is a suite of plugins which supports implementing and integrating continuous delivery pipeline into Jenkins. Pipeline provides an extensible set of tools for modeling simple-to-complex delivery pipelines “as code” via the Pipeline Domain Specific Language (DSL) syntax.
Jenkins is, fundamentally, an automation engine which supports a number of automation patterns. Pipeline adds a powerful set of automation tools onto Jenkins, supporting use cases that span from simple continuous integration to comprehensive continuous delivery pipelines. By modeling a series of related tasks, users can take advantage of the many features of Pipeline:
- Code: Pipelines are implemented in code and typically checked into source control, giving teams the ability to edit, review, and iterate upon their delivery pipeline.
- Durable: Pipelines can survive both planned and unplanned restarts of the Jenkins master.
- Pausable: Pipelines can optionally stop and wait for human input or approval before continuing the Pipeline run.
- Versatile: Pipelines support complex real-world continuous delivery requirements, including the ability to fork/join, loop, and perform work in parallel.
- Extensible: The Pipeline plugin supports custom extensions to its DSL  and multiple options for integration with other plugins.
A single task; fundamentally steps tell Jenkins what to do. For example, to execute the shell command make use the sh step: sh ‘make’. When a plugin extends the Pipeline DSL, that typically means the plugin has implemented a new step.
Most work a Pipeline performs is done in the context of one or more declared node steps. Confining the work inside of a node step does two things:
- Schedules the steps contained within the block to run by adding an item to the Jenkins queue. As soon as an executor is free on a node, the steps will run.
- Creates a workspace (a directory specific to that particular Pipeline) where work can be done on files checked out from source control.
Stage is a step for defining a conceptually distinct subset of the entire Pipeline, for example: “Build”, “Test”, and “Deploy”, which is used by many plugins to visualize or present Jenkins Pipeline status/progress. 
For this example, we have taken Ubuntu aws server
- First add the docker repository by running the below command from the terminal
sudo yum-config-manager –add-repo https://download. docker.com/linux/centos/docker-ce.repo
- Next run sudo clean all
- Next run
yum install -y –setopt=obsoletes=0 \ docker-ce-17.03.1.ce-1.el7.centos \ docker-ce-selinux-17.03.1.ce-1.el7.centos
This command will install Dokcer CE
- Once docker is installed start the services
sudo systemctl start docker
- Next pull down the docker Jenkins image
sudo docker pull Jenkins
- Create a directory for Jenkins container
sudo mkdir /var/jenkins_home
- Next run the container using below command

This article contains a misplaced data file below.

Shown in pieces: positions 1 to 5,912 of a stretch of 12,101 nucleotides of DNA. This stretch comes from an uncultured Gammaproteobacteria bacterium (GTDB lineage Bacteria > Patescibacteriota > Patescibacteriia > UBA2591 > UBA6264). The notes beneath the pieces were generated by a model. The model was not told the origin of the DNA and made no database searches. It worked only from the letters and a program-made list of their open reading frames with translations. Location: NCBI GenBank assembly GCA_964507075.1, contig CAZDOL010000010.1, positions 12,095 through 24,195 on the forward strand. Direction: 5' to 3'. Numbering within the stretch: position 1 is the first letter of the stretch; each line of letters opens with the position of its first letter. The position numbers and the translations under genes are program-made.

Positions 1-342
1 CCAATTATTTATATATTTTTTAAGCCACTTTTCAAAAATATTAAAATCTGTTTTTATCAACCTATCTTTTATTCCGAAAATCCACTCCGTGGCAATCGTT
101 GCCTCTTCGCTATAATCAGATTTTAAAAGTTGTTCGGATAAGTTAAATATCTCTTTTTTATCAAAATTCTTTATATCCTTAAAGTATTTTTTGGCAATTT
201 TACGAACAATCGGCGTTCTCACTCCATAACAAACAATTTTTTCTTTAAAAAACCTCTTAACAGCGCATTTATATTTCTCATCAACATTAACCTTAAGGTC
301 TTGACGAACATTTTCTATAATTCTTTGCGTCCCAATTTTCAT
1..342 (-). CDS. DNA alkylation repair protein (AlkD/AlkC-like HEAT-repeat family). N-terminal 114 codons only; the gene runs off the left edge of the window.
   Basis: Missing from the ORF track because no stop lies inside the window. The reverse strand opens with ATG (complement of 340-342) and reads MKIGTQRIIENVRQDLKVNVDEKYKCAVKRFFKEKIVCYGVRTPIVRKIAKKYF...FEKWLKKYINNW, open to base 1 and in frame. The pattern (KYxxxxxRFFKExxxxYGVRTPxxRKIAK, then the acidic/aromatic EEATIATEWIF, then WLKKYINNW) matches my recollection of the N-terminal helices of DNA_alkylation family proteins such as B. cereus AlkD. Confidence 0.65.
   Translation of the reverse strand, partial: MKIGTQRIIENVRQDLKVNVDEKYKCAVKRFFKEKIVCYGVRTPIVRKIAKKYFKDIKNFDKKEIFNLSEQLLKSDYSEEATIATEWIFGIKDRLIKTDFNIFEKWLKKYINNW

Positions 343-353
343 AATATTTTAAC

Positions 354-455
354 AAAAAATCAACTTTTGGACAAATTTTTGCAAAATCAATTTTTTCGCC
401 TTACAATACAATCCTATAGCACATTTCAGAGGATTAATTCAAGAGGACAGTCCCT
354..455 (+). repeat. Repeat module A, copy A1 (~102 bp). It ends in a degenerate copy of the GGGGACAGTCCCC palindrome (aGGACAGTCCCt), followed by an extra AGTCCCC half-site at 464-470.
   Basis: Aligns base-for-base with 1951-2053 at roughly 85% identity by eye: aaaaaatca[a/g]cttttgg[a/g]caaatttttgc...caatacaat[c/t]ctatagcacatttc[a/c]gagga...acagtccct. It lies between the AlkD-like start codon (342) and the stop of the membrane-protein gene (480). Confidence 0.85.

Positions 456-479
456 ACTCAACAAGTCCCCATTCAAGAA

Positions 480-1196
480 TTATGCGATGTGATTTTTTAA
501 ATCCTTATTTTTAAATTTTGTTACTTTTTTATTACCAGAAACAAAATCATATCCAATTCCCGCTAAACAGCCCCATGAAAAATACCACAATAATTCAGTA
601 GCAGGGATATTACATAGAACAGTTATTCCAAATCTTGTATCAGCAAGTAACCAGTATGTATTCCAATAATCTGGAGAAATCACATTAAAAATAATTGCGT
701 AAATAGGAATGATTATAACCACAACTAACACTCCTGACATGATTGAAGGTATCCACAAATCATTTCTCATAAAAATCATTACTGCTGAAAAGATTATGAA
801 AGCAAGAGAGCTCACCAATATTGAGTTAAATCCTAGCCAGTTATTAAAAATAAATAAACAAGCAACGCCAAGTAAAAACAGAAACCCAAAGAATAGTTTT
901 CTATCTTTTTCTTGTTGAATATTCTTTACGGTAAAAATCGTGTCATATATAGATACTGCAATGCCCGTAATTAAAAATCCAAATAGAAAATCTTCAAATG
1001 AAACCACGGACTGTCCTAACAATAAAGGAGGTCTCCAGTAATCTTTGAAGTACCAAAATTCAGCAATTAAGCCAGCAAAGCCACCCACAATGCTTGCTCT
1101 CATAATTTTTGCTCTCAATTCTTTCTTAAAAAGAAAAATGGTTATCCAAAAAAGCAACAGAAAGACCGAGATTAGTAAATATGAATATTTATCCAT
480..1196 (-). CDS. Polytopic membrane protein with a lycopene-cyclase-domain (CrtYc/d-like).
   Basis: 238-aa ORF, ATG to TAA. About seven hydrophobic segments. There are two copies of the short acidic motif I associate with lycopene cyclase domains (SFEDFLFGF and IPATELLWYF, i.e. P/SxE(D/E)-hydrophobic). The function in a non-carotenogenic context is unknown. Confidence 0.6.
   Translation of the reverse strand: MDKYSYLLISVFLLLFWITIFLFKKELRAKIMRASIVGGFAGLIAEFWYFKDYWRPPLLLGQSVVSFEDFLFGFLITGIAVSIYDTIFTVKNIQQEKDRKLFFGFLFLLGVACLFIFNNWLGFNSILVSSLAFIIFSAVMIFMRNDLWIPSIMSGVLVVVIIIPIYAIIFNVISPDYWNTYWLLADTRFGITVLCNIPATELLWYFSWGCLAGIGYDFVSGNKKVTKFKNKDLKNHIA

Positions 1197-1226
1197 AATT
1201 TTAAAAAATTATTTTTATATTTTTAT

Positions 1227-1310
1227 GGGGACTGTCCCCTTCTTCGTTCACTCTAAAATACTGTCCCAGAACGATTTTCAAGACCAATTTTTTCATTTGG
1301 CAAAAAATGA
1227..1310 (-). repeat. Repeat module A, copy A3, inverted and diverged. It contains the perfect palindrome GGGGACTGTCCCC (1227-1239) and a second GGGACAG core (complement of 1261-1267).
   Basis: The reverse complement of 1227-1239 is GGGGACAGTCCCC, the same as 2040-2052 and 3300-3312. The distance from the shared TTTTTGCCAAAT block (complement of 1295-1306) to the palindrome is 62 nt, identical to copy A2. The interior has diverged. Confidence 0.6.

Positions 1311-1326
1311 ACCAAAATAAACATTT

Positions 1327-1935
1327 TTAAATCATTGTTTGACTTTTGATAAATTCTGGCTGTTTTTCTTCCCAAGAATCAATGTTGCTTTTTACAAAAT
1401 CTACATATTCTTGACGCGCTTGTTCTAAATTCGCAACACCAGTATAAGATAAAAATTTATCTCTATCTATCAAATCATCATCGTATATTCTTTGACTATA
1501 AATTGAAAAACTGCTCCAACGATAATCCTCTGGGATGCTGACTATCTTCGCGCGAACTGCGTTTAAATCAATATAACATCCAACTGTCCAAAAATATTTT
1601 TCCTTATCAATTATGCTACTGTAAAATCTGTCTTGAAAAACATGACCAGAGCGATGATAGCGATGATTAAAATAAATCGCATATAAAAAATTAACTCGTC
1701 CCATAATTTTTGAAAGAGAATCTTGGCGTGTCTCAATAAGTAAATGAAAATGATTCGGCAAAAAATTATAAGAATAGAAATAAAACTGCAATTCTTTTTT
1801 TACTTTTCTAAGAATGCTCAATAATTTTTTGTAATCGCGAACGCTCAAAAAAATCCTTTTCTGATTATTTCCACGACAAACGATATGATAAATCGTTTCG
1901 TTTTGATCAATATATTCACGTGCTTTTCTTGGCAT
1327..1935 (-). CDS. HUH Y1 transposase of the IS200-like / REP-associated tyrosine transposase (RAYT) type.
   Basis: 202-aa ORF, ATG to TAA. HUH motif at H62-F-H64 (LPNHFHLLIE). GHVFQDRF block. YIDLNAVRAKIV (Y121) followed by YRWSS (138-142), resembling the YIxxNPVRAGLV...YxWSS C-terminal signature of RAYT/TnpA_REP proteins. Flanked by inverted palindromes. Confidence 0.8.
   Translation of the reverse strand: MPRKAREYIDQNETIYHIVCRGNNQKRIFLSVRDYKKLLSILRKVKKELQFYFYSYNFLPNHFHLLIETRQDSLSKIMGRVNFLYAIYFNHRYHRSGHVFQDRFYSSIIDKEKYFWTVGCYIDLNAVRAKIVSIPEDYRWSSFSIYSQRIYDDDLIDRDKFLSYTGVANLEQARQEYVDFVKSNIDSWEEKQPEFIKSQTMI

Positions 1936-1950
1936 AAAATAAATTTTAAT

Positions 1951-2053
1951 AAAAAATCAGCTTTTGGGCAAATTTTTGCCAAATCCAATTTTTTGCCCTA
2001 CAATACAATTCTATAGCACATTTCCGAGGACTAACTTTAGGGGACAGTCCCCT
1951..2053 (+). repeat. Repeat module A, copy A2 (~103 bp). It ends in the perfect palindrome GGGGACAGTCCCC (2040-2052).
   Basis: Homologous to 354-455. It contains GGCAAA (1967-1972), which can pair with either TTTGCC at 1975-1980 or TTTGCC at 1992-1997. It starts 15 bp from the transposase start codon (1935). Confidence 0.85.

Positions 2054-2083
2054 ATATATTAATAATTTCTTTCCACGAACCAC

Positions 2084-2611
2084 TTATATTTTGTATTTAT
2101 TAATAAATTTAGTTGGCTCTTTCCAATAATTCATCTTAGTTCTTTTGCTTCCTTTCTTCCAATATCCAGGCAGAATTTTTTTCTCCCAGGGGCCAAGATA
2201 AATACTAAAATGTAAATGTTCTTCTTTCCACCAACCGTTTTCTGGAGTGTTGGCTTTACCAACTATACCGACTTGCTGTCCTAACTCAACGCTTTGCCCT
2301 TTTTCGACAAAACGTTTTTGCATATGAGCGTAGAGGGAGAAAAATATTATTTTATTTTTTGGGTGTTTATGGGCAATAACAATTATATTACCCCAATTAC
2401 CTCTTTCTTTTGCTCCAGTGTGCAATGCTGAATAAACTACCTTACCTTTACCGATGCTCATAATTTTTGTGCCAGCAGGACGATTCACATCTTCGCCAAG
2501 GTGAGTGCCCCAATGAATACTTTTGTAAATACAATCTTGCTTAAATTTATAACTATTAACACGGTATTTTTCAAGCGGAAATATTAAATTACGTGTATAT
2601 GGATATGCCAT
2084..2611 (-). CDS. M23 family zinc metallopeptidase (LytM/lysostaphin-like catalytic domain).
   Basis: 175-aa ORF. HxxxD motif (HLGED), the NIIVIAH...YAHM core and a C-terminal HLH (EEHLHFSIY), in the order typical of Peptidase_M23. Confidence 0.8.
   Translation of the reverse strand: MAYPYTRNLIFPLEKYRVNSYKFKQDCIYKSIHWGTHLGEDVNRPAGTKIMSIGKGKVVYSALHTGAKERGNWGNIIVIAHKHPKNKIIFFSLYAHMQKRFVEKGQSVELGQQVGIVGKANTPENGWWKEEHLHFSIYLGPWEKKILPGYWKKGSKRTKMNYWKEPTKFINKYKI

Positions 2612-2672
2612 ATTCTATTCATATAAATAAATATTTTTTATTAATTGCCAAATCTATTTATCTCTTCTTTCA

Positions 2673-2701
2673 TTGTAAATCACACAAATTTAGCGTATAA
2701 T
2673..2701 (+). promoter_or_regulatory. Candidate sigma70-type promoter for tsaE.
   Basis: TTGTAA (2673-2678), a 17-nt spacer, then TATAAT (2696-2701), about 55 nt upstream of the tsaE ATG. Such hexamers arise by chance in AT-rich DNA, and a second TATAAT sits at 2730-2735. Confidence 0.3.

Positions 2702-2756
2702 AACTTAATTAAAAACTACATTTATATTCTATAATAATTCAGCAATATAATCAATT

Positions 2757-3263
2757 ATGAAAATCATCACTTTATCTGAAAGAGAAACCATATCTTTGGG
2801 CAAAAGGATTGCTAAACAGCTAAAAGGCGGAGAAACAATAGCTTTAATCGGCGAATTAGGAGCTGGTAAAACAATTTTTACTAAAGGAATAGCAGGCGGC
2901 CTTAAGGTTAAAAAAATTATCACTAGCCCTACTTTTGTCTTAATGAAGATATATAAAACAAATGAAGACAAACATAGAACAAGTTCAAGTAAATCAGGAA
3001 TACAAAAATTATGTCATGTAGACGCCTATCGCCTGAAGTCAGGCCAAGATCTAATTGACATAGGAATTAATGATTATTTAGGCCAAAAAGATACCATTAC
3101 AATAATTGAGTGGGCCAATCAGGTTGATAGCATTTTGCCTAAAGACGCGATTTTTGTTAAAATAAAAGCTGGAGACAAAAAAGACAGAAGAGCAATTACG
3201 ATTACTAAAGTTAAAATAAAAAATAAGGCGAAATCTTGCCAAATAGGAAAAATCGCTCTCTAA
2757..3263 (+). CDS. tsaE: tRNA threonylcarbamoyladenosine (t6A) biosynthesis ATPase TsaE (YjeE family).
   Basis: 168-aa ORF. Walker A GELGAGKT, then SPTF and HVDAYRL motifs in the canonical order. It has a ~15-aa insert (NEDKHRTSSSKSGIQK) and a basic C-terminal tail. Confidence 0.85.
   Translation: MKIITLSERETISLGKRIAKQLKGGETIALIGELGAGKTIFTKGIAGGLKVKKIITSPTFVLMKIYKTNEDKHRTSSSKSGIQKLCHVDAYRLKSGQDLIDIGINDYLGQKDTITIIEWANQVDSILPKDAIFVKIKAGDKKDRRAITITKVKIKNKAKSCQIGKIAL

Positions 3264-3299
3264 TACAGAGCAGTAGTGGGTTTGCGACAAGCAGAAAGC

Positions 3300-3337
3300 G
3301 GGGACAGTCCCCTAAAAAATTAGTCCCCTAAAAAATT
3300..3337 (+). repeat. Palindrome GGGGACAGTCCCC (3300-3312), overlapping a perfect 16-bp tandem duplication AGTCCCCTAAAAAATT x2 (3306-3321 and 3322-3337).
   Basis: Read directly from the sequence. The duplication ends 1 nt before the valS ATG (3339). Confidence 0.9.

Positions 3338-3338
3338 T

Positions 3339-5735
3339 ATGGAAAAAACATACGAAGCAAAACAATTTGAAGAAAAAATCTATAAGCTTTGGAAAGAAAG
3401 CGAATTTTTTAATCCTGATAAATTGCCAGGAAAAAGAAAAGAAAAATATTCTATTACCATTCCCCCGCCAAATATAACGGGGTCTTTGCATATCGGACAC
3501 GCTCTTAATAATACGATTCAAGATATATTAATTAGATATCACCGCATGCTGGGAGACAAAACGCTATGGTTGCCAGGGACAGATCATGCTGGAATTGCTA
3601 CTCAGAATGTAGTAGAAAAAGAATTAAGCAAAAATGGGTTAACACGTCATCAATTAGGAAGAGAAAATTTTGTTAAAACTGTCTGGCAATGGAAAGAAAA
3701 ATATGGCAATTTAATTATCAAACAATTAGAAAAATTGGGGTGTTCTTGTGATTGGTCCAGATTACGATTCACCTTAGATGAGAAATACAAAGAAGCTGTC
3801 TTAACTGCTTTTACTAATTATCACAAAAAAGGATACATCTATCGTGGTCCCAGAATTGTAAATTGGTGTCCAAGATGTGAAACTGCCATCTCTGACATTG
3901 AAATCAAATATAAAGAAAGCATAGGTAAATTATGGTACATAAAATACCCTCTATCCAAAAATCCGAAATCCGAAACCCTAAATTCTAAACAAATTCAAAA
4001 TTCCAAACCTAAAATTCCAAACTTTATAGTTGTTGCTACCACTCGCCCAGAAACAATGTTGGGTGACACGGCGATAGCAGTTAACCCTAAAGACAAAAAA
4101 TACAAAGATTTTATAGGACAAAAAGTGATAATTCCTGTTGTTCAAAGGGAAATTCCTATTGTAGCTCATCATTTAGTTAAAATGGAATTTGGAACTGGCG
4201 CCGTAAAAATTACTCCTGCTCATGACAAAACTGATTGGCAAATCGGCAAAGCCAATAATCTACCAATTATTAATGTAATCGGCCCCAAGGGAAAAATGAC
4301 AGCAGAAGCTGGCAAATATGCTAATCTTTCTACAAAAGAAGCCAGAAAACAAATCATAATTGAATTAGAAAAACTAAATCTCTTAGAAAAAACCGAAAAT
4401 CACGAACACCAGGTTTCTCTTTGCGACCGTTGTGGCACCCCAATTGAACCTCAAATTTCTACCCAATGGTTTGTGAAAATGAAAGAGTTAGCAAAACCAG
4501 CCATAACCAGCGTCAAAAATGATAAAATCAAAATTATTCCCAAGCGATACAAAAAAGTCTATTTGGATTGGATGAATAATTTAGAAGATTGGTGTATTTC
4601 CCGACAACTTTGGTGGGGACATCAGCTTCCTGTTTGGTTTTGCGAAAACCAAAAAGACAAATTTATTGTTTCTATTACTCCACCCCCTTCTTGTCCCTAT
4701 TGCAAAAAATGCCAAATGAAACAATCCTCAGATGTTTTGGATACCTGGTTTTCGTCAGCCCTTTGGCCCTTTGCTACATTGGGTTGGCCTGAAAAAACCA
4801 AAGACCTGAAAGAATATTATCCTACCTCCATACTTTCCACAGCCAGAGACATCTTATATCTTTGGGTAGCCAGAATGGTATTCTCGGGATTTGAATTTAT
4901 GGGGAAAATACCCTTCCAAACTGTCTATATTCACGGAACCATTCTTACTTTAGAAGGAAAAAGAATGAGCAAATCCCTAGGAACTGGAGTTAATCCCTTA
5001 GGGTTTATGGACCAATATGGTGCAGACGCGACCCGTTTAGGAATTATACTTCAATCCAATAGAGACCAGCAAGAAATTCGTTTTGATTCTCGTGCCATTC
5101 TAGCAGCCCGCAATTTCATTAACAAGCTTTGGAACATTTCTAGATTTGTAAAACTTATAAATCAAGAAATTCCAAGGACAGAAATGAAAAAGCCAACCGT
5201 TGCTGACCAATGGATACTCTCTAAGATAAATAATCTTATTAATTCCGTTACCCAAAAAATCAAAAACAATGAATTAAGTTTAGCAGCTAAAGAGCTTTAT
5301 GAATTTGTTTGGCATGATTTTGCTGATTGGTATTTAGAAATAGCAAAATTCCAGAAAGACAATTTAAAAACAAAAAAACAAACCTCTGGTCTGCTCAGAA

sudo docker run -d -u root -p 8080:8080 -p 50000:50000 -v /var/jenkins_home:/var/jenkins_home Jenkins
In your web browser, access and log in to github.com. Navigate to the repository for this lab, located at the following URL:
https://github.com/devops81/content-jenkins-pipeline Press the Fork button in the upper right corner to fork it to your account.
We need to generate an SSH key for this we will be requiring docker container ID and same we will get using docker PS command.
To get the docker ID run the below command from the terminal
- Sudo docker ps
Now we will use docker exec to generate the key using the above container ID
- sudo docker exec -it bash
This drop us into a Bash shell inside of the Docker container. Generate the SSH key, using the defaults
Copy the public key to add to the Github:
Return to your fork of the Jenkins Pipeline project on GitHub and press Settings, then Deploy keys. Press Add deploy key.
Copy your public key into the text box. Give the key a title. Check Allow write access. Add key. Press Integrations & services on the left menu. Under Services, select Add service, then find Jenkins (Git plugin). For the Jenkins URL input the server’s IP address, including http:// and the port 8080, then press Add Service.
Integration and services
- Press New Item on the Jenkins Dashboard. Enter an item name of Lab Pipeline and select Pipeline from the list of options. Press OK.
- Check GitHub project and input the URL to your fork of the Jenkins Pipeline repository.
- Under Build Triggers, select Poll SCM, not inputting anything into the text box.
- Scroll down to the Pipeline section, and for Definition set it to Pipeline script from SCM. Set SCM to Git and input the Repository URL, which is the Clone with SSH link found on your GitHub fork, under the green Clone or Download button. For Credentials, press Add, Jenkins, then set the Kind to Username with private key. Set the Username to root and the Private Key to From the Jenkins master ~/.ssh. Add. Select root under the credentials dropdown.
- Leave Branches to build set on the master branch, and change the Repository browser to githubweb, copying in the URL to your fork of the project. Save the pipeline.
- From workstation computer, clone the git repository using the HTTPS or SSH via the Clone or download button: [user@workstation] git clone Make a new file under the repository directory using your preferred text editor. The file should be called Jenkinsfile. Add the following:
sh ‘javac -d . src/*.java’
sh ‘echo Main-Class: Rectangulator > MANIFEST.MF’
sh ‘jar -cvmf MANIFEST.MF rectangle.jar *.class’
sh ‘java -jar rectangle.jar 7 9’
archiveArtifacts artifacts: ‘rectangle.jar’, fingerprint:
Save and exit the file
- Commit your changes using below command under the github repository
[user@workstation] git commit -am “Added post step with archive”
[user@workstation] git push origin master
Once the commit is done it will trigger a build under Jenkins and below is the dashboard view of the pipeline plugin we have configured.
Also we should see the archived rectangle.jar file under Build Artifacts.